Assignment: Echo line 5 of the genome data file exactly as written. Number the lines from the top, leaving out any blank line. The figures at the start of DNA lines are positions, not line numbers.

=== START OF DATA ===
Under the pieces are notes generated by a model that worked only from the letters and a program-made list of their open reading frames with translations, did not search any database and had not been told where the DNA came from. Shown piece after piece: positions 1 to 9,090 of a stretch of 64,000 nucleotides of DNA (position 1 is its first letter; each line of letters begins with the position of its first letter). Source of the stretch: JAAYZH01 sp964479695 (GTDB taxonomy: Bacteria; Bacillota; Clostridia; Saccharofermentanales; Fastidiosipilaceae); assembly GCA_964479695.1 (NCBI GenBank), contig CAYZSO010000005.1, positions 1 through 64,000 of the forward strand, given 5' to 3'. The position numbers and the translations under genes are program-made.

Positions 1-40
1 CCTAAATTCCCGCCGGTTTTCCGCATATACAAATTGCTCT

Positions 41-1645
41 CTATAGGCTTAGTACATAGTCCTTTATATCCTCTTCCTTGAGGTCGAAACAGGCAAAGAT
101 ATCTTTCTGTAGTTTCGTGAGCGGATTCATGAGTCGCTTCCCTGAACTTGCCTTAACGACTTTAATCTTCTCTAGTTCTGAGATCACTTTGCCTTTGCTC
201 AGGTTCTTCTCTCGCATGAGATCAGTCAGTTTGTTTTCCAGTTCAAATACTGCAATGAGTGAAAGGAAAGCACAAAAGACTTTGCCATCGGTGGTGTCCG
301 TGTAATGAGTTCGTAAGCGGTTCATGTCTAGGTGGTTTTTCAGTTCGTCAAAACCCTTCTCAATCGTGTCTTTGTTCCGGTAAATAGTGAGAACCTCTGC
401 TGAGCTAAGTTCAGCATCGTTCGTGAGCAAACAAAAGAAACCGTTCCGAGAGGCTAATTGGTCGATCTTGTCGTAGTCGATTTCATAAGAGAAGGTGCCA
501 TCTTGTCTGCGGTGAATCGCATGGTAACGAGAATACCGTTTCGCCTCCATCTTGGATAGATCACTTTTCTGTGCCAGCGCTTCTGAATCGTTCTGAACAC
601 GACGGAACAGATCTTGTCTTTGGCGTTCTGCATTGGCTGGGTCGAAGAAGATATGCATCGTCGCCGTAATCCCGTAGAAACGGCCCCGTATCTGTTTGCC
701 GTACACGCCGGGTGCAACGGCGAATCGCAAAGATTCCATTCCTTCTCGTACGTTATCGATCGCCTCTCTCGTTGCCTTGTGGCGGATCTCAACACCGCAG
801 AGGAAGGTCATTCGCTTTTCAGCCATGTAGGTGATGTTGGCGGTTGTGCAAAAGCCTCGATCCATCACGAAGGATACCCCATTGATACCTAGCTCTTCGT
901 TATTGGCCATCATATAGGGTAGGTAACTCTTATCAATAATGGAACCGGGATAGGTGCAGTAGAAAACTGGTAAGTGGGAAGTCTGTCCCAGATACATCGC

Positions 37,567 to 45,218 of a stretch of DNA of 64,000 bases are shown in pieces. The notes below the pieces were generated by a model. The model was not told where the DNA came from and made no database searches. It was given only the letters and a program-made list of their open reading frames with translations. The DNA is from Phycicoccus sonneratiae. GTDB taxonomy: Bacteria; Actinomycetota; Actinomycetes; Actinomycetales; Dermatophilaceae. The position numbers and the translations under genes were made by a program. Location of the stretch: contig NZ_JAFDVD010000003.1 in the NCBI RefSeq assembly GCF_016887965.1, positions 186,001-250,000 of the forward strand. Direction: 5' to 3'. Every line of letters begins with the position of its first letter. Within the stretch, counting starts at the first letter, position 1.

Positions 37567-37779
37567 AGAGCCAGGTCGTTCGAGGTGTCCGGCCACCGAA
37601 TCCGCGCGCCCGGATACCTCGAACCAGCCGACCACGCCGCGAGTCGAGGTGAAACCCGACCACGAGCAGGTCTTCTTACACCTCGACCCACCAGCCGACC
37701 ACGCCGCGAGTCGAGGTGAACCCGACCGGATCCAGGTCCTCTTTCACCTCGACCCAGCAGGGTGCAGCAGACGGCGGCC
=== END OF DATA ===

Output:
41 CTATAGGCTTAGTACATAGTCCTTTATATCCTCTTCCTTGAGGTCGAAACAGGCAAAGAT